Recent response to an interesting exchange…
With regard to FL teacher education, how do you attempt and/or manage to balance the three important perspectives or goals you are referring to, i.e. “creativity”, “criticality” and “caring”?
Teachers have to use discretion based on the maturity, academic, and linguistic levels of the students, but choices can come in a variety of ways:
1. choosing which content from the Internet to use in class and why the content is appropriate
2. choosing which groups will form and how they are to work together (e.g., team charter)
3. deciding which products to produce (e.g., video, brochure, presentation, etc.)
4. determining how to express empathy and perspective
By pursuing understandings (Wiggins and Mctighe, 2005), teachers can use a variety of assessment methods (e.g., Socratic method, instructional conversations, tests, quizzes, academic prompts, performance tasks, etc.) for making more informed inferences on a student’s achievement. This also implies the need to set expressive outcomes instead of behavioral outcomes in ways that make learning and the assessment of learning more of a ill-defined, non-linear, and emergent (i.e., authentic) phenomenon. Thus, we are requiring students to know more than discrete facts and figures that they likely will find on standardized tests; it also makes stakeholders more conscious of a learner’s capacity (as a matter of degree) instead of a competence (either you have it or you don’t).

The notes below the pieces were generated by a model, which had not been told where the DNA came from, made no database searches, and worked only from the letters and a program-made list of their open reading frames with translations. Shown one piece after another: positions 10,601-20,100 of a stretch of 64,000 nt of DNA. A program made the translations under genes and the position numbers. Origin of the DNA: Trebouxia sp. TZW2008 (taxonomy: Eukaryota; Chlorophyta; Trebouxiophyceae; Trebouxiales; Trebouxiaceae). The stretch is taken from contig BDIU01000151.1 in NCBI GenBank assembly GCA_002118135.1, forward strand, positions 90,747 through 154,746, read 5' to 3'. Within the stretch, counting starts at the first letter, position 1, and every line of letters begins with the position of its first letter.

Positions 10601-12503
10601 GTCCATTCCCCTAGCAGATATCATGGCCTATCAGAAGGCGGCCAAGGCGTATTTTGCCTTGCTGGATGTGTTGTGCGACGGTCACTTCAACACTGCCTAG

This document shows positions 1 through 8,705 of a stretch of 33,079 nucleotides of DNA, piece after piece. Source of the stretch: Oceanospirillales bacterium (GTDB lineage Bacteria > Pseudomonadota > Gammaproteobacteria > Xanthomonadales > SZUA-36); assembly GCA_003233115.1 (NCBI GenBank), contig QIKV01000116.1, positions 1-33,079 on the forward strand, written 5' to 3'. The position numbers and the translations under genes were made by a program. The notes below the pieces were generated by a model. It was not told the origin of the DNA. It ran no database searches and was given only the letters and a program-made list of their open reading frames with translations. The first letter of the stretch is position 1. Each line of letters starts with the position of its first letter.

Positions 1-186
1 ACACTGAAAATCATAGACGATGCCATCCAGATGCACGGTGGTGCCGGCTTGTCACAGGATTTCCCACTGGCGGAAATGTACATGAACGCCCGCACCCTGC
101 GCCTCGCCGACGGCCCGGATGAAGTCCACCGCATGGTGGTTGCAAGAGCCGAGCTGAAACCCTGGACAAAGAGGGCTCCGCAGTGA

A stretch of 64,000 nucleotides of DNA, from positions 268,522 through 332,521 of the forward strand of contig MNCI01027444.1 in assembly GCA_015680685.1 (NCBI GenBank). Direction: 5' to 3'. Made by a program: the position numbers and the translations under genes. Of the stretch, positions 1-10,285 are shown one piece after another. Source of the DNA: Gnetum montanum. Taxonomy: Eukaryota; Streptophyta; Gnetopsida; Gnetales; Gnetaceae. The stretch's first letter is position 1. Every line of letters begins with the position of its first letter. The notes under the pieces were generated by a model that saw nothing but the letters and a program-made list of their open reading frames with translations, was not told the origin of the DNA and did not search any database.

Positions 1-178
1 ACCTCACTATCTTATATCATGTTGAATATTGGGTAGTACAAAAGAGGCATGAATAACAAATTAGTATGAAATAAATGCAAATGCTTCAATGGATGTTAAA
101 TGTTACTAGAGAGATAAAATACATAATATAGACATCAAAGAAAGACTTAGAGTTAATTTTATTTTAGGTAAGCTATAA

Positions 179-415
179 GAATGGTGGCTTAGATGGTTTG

As for language teaching and learning go, I label communicative and linguistic knowledge and skill as being (to use Popham’s words, 2008) enabling knowledge and subskills respectively in terms of how they relate to understandings. In other words, language becomes both a means and an end much like ESL and content teachers working together in the US when teaching English language learners (i.e., Sheltered Content Instruction or CLIL).